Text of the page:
Precociously very attracted to the military, he joined the parachute corps on 1st January 1983. Having undergone training to become a noncommissioned officer, appointed sergeant, he was sent to the 35th parachute artillery regiment of Tarbes, after which he left for Africa. He stayed twice in the Central African Republic as a detachment commander, and, upon his request, he was admitted, in 1989, in the CRAP team of the regiment.
It was within the framework of this search and action in depth commando in charge of carrying out very risky missions behind enemy lines that he participated in operation Daguet, during the first Gulf war, early 1991. After the liberation of Kuwait, during the offensive on the Iraqi territory, he was wounded by a mine explosion during an attack against an As-Alman fortlet and had to be flown back for health reasons, late February 1991.
In 1992, Staff Sergeant Sonzogni reintegrated the 1st artillery regiment of Montbéliard where he became the assistant commander of the in-depth observation team.
In 1993, Warrant Officer Sonzogni was sent to Yugoslavia, and, after spending sometime in the 35th RAP of Tarbes, he left for overseas missions, first to the Central African Republic, in 1996, and subsequently to Bosnia and Kosovo, within the prestigious Parachute Commando Group, CRAP's new appellation.
In August 2001, Chief Warrant Officer Sonzogni was promoted to the rank of lieutenant and was entrusted the command of the parachute commando group; this made him to serve, on several occasions, in Kosovo and Macedonia.
Upon becoming an intelligence specialist, Captain Sonzogni left on 23 November 2008, for Afghanistan, where he voluntarily opted to be sent to the Operational Mentoring and Liaison Team (OMLT), within the Afghan army. On Wednesday, 11 February 2009, early in the afternoon, he was a member of a fifty-man French-Afghan motorised detachment, to carry out operations in the Logar province. Upon arriving the Deh e Manakah village, 30 kilometres south of Kabul, the vehicle on board of which was Captain Sonzogni crossed an improvised explosive device (IED), which exploded. Insurgents, who had taken ambush, opened fire and a violent confrontation started with the about fifty soldiers retaliating. Two A10 planes and Apache helicopters brought their immediate support to the patrol and the insurgents were obliged to disengage. But Captain Sonzogni lost his life in the ambush as well as that of the Afghan interpreter who accompanied him, while a chief brigadier was also seriously wounded.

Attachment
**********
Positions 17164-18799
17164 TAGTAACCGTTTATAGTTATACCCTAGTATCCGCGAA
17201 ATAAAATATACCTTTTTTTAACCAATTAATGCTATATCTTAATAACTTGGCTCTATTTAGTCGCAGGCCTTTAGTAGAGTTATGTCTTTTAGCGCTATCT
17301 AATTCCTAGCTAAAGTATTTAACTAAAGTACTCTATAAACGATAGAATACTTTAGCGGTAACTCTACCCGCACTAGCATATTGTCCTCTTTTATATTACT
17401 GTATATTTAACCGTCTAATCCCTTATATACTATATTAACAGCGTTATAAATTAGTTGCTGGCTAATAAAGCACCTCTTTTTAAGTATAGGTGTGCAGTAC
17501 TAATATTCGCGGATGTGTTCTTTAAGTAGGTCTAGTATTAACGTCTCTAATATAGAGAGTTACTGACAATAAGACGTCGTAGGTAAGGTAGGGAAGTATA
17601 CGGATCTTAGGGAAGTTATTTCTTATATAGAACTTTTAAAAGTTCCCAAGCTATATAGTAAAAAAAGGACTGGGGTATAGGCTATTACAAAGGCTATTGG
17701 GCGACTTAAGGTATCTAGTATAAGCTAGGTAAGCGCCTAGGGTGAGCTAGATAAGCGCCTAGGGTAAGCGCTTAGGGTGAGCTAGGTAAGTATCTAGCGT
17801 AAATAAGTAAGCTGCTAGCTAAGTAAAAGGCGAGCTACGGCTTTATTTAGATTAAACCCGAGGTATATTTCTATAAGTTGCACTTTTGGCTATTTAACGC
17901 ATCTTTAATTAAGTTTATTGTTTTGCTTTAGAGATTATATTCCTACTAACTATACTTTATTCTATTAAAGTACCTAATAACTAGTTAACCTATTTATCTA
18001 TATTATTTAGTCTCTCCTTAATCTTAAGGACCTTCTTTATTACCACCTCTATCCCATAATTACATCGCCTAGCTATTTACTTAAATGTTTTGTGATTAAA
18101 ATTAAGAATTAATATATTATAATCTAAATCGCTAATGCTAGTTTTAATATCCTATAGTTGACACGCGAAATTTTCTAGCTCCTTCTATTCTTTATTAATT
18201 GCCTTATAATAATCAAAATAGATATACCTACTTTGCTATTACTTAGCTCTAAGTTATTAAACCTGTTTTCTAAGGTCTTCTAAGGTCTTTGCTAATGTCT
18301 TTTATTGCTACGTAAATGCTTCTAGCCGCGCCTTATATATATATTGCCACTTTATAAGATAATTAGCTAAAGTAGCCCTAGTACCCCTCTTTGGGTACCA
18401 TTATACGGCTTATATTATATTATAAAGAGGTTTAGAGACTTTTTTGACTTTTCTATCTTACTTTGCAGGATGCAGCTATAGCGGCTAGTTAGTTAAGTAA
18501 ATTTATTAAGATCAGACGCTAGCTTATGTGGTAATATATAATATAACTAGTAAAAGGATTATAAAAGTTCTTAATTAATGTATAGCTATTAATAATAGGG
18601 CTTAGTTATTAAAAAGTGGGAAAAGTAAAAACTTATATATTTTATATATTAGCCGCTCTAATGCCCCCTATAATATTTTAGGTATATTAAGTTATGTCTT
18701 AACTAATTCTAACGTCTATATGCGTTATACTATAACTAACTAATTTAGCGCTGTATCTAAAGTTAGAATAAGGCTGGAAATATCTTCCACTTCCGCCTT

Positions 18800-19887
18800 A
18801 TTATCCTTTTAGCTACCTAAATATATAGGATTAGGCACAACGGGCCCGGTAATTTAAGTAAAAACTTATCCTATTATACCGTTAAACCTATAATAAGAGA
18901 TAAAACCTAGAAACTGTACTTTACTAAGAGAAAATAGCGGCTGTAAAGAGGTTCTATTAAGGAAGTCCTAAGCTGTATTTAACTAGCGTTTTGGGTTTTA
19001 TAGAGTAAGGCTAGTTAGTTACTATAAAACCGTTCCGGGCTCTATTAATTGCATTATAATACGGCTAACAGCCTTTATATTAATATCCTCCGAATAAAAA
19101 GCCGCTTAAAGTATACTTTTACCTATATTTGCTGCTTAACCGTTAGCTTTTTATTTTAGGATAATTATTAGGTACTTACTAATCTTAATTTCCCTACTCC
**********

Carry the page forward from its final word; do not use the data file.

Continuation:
The ceremony of the removal of corpse of Captain Patrice Sonzogni took place the following day at the Warehouse camp parade ground, before being taken to the camp chapel for a wake, followed by its repatriation to France.
Patrice Sonzogni leaves behind a wide vacuum for his wife and two children, as well as for all his close relatives and friends. He was the officer who had the highest number of awards in his regiment: knight of the Legion of Honour, holder of the military medal, a commendation in the army order of overseas operations with a vermeil-starred war cross, a commendation with award of the military valour cross, the serviceman cross, overseas medal with Middle East hooks, CAR, Congo, national defence golden medal with TAP/MAE hooks, former Yugoslavia commemorative medal, the EU Concordia medal, the NATO medal, the nation’s recognition title, and Kuwait liberation medal.
Captain Sonzogni leaves the memory of an uncompromising enthusiastic man, who was constantly an example to his men as well as his bosses; he always volunteered for very dangerous missions, having offered and sacrificed his life for the service of France.